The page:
Newsom, lawmakers to announce new COVID-19 spending

California

People pull up in their vehicles for Covid-19 vaccines in the parking lot of The Forum in Inglewood, California on January 19, 2021. (Photo by FREDERIC J. BROWN/AFP via Getty Images)

May 04 2021 05:30 pm

SACRAMENTO, Calif. (AP) — California Gov. Gavin Newsom and lawmakers have reached a spending deal on small business grants, stimulus checks for individuals and housing for farmworkers infected by the coronavirus, Newsom said Wednesday.

It includes a fresh $24 million for a program that puts farm and food processing workers up in hotels if they contract the virus and have no place to isolate, Newsom said as he spoke at a community vaccination clinic in the Coachella Valley, a region that’s home to many farmworkers.

“It’s candidly been underutilized, and we recognize that,” Newsom said of the farmworker housing program. “And the purpose of this new appropriation is to maximize its effectiveness.”

Newsom said he and lawmakers would release a joint statement with details on the other spending items later Wednesday. It will include money for grants of $5,000 to $25,000 for small businesses, nonprofits and cultural centers.

The deal will also cover Newsom’s proposed stimulus plan to give a $600 one-time payment to low-income Californians.

The governor’s visit to the Coachella Valley was his latest stop in a tour around the state to highlight vaccination efforts as California’s virus numbers continue to improve. Local and county governments have teamed up with nonprofits and community groups in the valley to vaccinate farmworkers and at-risk populations.

“We’re helping to ensure that we not only talk about equity, but more so that we deliver a solid plan and act on that plan to make sure that the vaccine is equitably administered to the people of color, and that our communities have a chance to survive and prosper,” Coachella Mayor Steven Hernandez said.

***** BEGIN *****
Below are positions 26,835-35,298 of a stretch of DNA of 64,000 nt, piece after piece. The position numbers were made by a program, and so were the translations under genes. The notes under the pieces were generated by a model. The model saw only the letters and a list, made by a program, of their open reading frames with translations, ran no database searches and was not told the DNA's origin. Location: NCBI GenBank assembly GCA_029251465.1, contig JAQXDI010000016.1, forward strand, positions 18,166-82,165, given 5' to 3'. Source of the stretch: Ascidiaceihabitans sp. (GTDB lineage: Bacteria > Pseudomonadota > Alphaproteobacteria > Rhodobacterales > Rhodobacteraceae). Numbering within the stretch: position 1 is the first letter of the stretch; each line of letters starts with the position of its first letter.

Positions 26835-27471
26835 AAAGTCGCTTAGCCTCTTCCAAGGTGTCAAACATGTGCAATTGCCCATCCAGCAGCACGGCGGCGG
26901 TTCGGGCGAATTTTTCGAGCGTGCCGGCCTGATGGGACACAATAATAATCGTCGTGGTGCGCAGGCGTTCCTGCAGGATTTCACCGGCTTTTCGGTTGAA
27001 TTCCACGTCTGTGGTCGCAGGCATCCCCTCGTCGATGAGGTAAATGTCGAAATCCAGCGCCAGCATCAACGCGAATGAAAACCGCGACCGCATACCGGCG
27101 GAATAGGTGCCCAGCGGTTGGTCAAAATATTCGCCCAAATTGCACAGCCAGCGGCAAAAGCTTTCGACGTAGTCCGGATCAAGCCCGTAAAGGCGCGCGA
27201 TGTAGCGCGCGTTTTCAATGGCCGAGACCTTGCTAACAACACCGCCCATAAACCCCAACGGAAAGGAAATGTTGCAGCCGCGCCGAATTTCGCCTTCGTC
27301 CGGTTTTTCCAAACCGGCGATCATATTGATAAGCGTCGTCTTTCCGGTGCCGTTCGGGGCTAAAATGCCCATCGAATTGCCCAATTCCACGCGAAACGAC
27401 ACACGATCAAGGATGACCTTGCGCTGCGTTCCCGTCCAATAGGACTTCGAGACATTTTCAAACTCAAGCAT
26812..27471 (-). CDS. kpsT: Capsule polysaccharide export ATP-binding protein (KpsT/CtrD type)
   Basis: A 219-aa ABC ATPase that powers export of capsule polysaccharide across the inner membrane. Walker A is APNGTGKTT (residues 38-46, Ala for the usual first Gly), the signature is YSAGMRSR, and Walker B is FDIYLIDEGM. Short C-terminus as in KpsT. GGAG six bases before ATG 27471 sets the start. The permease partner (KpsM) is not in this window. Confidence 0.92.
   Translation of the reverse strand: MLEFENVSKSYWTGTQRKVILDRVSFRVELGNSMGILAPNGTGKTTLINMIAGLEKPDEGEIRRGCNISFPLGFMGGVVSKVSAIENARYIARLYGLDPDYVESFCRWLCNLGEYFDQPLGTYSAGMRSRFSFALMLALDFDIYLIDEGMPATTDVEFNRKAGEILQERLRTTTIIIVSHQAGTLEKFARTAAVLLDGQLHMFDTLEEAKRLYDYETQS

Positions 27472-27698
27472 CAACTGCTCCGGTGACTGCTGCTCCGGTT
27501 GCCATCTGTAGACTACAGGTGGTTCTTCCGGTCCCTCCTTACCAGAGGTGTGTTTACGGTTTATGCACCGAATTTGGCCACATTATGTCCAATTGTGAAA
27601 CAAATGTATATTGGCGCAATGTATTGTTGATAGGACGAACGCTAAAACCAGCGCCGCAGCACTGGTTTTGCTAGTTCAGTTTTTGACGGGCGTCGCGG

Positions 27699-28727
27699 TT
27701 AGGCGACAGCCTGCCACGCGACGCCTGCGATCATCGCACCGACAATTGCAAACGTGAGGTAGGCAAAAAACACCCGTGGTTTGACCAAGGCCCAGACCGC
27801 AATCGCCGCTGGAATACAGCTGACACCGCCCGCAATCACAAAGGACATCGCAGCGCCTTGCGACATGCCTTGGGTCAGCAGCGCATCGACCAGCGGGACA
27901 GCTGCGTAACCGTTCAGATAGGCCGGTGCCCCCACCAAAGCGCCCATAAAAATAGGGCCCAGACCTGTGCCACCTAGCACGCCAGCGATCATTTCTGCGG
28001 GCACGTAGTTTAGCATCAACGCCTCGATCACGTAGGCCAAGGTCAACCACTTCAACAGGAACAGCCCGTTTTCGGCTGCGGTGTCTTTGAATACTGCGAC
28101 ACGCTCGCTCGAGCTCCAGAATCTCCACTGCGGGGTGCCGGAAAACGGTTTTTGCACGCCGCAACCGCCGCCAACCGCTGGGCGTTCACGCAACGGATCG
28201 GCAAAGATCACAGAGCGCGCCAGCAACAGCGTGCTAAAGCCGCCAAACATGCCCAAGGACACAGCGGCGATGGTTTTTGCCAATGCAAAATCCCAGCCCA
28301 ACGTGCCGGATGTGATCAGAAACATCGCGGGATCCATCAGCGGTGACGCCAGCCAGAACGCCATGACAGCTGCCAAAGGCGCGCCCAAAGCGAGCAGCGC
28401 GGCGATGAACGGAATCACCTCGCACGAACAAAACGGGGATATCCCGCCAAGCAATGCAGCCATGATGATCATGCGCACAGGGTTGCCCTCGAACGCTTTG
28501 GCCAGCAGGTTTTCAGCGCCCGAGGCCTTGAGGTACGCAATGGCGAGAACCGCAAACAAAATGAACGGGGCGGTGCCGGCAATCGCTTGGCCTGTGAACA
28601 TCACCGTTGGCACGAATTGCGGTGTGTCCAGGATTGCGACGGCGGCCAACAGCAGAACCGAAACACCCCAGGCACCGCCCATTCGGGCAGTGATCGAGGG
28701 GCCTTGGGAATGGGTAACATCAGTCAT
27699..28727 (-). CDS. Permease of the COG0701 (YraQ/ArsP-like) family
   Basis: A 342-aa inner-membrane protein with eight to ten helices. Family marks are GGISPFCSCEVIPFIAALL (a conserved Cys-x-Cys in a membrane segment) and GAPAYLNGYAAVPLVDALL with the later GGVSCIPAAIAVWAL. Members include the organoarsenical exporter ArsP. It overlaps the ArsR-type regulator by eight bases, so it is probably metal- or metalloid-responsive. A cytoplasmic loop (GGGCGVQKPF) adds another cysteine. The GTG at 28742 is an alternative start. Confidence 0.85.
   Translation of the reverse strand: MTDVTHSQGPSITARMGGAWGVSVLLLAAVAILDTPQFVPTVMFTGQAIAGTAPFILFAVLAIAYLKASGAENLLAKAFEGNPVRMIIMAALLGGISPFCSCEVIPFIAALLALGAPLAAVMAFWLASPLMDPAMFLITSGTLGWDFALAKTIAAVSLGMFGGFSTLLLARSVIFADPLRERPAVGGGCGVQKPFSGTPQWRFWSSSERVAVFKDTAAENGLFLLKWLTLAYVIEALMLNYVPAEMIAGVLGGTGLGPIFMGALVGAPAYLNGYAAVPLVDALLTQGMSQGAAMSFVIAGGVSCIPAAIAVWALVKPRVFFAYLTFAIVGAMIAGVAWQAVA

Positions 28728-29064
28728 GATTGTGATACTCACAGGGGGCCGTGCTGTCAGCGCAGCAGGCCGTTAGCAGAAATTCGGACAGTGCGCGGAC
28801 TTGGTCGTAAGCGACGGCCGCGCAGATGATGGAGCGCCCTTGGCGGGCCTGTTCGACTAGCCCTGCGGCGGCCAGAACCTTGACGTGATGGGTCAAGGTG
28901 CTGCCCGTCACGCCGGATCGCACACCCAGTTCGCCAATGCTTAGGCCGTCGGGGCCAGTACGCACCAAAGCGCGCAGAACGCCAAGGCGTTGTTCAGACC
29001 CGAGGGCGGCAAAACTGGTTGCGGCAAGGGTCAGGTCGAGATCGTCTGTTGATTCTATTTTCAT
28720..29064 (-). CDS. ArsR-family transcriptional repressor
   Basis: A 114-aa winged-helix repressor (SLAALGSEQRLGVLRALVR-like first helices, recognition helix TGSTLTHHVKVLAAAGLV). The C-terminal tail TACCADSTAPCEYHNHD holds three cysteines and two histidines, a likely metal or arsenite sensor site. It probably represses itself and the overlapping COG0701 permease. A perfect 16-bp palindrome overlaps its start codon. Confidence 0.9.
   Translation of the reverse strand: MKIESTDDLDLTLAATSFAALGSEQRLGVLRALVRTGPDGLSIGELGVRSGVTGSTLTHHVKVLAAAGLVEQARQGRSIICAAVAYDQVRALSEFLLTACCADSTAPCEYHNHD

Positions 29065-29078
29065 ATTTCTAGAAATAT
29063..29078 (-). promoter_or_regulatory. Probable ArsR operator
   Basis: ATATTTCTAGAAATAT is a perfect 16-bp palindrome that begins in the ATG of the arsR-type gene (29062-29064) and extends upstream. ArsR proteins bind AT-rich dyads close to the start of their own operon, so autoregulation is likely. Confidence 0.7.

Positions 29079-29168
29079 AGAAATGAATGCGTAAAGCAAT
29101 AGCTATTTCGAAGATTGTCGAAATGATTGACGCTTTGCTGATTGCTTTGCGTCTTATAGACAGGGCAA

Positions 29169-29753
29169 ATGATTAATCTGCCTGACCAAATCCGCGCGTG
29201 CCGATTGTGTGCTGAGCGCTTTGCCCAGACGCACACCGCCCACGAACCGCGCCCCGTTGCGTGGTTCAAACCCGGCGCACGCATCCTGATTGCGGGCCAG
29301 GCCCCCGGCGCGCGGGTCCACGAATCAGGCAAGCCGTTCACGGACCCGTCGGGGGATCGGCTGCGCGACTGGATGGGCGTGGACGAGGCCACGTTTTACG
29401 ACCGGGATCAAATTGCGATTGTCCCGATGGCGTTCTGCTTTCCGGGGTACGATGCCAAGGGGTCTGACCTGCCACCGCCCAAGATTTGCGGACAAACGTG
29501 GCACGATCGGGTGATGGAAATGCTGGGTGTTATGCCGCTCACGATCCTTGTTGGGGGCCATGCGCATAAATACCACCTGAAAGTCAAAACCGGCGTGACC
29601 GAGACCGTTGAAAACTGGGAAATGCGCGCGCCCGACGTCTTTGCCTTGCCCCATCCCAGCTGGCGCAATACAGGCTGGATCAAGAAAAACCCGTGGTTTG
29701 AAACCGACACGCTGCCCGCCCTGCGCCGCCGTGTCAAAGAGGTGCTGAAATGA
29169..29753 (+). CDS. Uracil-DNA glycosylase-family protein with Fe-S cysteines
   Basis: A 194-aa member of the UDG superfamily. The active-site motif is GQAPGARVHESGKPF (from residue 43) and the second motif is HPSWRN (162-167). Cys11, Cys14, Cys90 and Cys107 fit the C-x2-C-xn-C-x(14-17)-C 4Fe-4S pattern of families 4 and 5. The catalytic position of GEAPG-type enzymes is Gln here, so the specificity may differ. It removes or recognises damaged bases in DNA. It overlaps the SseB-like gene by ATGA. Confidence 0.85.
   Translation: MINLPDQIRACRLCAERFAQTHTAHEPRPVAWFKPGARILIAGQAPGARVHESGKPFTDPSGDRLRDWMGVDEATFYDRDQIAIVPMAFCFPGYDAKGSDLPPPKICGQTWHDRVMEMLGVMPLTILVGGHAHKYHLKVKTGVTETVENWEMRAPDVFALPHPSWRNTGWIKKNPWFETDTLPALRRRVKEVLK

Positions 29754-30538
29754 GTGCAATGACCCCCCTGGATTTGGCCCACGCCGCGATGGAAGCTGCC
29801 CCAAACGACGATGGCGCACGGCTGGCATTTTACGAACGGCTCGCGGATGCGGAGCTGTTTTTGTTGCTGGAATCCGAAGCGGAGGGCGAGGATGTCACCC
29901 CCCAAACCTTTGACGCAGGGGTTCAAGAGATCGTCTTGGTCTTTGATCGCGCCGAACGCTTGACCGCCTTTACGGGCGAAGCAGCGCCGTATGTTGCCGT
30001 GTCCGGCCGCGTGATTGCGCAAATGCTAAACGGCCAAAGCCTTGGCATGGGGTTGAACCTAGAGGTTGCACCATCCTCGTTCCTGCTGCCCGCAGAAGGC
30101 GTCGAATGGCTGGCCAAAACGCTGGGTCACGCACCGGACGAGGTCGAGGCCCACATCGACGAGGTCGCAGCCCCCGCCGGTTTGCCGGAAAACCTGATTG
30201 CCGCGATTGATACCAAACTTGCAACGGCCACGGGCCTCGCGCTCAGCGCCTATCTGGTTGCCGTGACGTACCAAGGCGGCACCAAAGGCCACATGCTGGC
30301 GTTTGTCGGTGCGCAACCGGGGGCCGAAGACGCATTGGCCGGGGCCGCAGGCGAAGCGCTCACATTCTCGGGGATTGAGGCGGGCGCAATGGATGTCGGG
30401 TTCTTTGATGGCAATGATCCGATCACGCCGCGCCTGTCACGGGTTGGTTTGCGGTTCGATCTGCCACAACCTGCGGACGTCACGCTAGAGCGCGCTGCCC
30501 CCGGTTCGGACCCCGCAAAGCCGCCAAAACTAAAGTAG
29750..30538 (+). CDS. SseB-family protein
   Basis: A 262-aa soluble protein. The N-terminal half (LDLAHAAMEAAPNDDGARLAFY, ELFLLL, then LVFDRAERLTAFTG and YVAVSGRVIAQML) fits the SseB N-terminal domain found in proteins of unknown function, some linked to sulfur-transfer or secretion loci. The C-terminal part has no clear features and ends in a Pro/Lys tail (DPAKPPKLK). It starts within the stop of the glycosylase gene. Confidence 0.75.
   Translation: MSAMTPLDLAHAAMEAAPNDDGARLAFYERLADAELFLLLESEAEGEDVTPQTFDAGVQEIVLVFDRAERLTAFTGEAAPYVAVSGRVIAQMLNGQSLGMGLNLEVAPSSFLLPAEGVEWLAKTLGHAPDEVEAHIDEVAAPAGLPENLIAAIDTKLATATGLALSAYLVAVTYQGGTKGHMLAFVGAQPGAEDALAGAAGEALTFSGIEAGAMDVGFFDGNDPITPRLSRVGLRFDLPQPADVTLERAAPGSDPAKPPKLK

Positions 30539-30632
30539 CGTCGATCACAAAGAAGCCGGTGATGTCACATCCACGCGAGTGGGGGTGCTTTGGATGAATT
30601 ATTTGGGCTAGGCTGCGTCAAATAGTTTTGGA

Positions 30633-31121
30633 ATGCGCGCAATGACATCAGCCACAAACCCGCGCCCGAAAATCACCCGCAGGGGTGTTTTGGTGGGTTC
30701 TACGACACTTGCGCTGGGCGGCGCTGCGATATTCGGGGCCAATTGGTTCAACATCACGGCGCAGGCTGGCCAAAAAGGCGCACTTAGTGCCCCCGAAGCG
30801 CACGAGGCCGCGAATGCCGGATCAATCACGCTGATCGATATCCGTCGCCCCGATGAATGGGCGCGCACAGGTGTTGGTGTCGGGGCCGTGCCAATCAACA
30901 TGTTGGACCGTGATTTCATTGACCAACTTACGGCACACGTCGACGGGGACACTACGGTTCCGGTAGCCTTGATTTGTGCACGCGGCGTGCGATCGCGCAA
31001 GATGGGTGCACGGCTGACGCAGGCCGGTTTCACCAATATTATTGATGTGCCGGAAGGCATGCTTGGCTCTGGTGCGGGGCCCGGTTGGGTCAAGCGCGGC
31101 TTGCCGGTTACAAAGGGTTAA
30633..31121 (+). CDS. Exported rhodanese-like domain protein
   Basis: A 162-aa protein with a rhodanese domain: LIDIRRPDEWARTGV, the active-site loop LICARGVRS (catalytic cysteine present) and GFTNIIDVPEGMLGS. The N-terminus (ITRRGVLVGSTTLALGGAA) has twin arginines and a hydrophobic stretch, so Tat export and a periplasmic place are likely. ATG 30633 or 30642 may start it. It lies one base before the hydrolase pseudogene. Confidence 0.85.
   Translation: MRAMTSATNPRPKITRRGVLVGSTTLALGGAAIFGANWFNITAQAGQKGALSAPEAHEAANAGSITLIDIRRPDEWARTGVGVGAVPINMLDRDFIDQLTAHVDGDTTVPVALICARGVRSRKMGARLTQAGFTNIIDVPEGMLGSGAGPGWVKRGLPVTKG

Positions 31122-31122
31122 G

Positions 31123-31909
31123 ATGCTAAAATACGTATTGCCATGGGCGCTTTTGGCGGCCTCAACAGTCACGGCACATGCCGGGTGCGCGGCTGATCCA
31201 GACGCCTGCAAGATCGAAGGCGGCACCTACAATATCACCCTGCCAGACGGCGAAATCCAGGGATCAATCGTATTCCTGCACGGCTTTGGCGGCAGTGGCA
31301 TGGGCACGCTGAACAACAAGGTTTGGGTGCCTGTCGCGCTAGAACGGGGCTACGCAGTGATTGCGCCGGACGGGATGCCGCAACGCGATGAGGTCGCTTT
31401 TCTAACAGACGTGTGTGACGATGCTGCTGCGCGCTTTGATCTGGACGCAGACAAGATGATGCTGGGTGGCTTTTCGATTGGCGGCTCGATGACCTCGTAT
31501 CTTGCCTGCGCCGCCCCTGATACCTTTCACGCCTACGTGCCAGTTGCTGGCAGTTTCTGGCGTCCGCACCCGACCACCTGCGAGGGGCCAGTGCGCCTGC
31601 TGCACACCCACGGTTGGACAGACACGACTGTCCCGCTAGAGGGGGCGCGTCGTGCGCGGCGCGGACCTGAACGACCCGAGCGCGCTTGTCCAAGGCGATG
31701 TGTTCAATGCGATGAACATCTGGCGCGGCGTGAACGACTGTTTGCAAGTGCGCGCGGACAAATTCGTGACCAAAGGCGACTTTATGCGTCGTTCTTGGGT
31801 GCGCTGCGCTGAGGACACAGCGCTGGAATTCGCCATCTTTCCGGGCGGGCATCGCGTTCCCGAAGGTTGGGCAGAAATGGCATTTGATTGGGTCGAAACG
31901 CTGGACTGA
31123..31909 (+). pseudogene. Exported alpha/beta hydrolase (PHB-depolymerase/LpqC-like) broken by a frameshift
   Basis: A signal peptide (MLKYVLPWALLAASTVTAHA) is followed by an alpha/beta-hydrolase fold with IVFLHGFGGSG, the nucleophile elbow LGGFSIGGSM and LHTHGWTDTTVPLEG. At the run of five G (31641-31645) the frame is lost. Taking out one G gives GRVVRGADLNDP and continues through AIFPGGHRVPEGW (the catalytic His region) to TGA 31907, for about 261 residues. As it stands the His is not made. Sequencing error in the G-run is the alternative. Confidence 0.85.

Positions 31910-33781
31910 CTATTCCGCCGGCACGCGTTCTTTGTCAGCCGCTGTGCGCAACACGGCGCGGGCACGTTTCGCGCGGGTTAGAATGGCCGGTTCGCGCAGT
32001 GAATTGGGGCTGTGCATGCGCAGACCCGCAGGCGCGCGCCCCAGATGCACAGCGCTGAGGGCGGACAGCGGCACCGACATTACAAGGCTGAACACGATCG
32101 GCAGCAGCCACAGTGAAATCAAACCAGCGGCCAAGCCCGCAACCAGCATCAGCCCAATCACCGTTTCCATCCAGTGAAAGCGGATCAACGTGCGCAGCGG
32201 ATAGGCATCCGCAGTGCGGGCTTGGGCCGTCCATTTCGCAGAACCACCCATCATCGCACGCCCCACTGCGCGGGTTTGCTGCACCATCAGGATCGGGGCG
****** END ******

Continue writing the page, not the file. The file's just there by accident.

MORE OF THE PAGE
California has now administered more than 6 million vaccines, but the rollout has been slow and rocky and demand continues to far exceed supply. The state is in the process of shifting to a new distribution system run by insurer Blue Shield, which will take some decision-making power away from counties.

The state’s virus numbers continue to improve. The state’s test positivity rate, hospitalizations and deaths are all down. The rate of people spreading the virus to others is now at its lowest in months, Newsom said.

The positive news means more counties will soon be allowed to reopen businesses for indoor services like dining, Newsom said Monday.

California created a four-tiered reopening system last summer that controls how businesses and schools must operate and sets guidelines for gatherings. By next week, a “substantial” number of counties are likely to enter the “red” tier, which allows indoor dining at 25% capacity and other indoor spaces such as movie theaters, museums and gyms to open with limits, Newsom said.

A half dozen rural counties in Northern California and along the Sierra Nevada are already in the red or orange tier. State data indicates at least five small counties are moving toward the red tier.

The more populous counties will take longer.

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